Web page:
The nine centers that make up the Autoimmunity Centers of Excellence (ACE) program will conduct clinical trials and basic research on new immune-based therapies for autoimmune diseases. This program will enhance interactions between scientists and clinicians in order to accelerate the translation of research findings into medical applications.
Collectively, autoimmune diseases afflict between 14 and 22 million Americans. "The expansion of this program from four to nine centers demonstrates NIH's strong commitment to this important public health concern," says Anthony S. Fauci, M.D., director, National Institute of Allergy and Infectious Diseases (NIAID), the lead institution funding this initiative. "This coordinated approach incorporates key recommendations of the NIH Autoimmune Diseases Research Plan (http://www.niaid.nih.gov/publications/autoimmune.htm) and will ensure progress in identifying new and highly effective therapies for autoimmune diseases."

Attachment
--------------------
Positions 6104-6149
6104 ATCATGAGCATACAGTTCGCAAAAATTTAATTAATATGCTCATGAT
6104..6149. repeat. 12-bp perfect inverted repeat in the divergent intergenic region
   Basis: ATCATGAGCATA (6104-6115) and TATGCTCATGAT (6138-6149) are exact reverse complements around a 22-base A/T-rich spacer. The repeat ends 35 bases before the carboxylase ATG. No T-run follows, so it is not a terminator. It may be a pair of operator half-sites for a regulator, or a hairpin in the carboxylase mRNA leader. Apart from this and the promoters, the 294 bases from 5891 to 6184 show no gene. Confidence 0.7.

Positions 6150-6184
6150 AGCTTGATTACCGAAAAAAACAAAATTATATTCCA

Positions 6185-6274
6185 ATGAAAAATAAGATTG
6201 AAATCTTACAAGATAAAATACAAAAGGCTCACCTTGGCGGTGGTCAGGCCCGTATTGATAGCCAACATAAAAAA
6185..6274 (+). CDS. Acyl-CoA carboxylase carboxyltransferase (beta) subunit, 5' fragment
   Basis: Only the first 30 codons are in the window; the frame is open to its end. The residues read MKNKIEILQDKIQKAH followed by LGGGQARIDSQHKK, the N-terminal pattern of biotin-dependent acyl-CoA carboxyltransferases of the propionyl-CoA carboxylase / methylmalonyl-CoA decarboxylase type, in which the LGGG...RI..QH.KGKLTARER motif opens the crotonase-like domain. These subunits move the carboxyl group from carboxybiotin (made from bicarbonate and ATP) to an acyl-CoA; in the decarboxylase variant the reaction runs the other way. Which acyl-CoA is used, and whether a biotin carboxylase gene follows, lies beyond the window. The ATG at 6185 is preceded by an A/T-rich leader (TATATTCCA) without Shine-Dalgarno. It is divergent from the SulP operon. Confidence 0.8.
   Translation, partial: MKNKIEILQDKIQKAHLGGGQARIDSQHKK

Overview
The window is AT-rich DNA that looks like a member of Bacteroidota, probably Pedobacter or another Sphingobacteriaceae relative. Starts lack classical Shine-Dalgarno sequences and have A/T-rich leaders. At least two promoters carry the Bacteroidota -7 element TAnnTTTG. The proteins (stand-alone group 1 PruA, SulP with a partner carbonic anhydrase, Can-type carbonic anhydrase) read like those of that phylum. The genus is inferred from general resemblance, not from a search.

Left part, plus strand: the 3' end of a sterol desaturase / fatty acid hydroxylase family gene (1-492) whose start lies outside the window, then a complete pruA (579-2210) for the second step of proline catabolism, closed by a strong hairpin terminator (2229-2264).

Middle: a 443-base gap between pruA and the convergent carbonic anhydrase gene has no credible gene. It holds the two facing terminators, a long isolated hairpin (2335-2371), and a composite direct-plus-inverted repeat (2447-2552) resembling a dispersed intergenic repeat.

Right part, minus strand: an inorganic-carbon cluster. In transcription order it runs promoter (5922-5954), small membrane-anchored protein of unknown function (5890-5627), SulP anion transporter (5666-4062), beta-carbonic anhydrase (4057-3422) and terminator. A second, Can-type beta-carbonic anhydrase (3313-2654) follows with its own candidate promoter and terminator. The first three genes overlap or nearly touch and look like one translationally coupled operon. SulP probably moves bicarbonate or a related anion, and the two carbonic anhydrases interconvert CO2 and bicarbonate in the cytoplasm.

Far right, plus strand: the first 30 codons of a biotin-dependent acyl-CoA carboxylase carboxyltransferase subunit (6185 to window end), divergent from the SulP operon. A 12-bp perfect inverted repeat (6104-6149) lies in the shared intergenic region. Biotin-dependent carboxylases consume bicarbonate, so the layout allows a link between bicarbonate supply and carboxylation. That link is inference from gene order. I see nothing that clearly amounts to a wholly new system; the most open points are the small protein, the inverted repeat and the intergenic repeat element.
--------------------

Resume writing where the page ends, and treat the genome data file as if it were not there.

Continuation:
Autoimmune diseases are caused by the misdirection of an immune response toward the body's own tissues. The principal role of the immune system is to defend against infection. The body has safeguards to prevent the immune system from attacking its own tissues, but when these safeguards are breached, an autoimmune disease can result.
Medical science has identified more than 80 clinically distinct autoimmune diseases, including systemic lupus erythematosus, type 1 diabetes, severe lupus nephritis, Sjogren's syndrome and multiple sclerosis. Those suffering with autoimmune diseases often endure loss of function, disability, hospitalizations, outpatient visits, decreased productivity and impaired quality of life.
The ACE ex
Contact: Dominica Roth
NIH/National Institute of Allergy and Infectious Diseases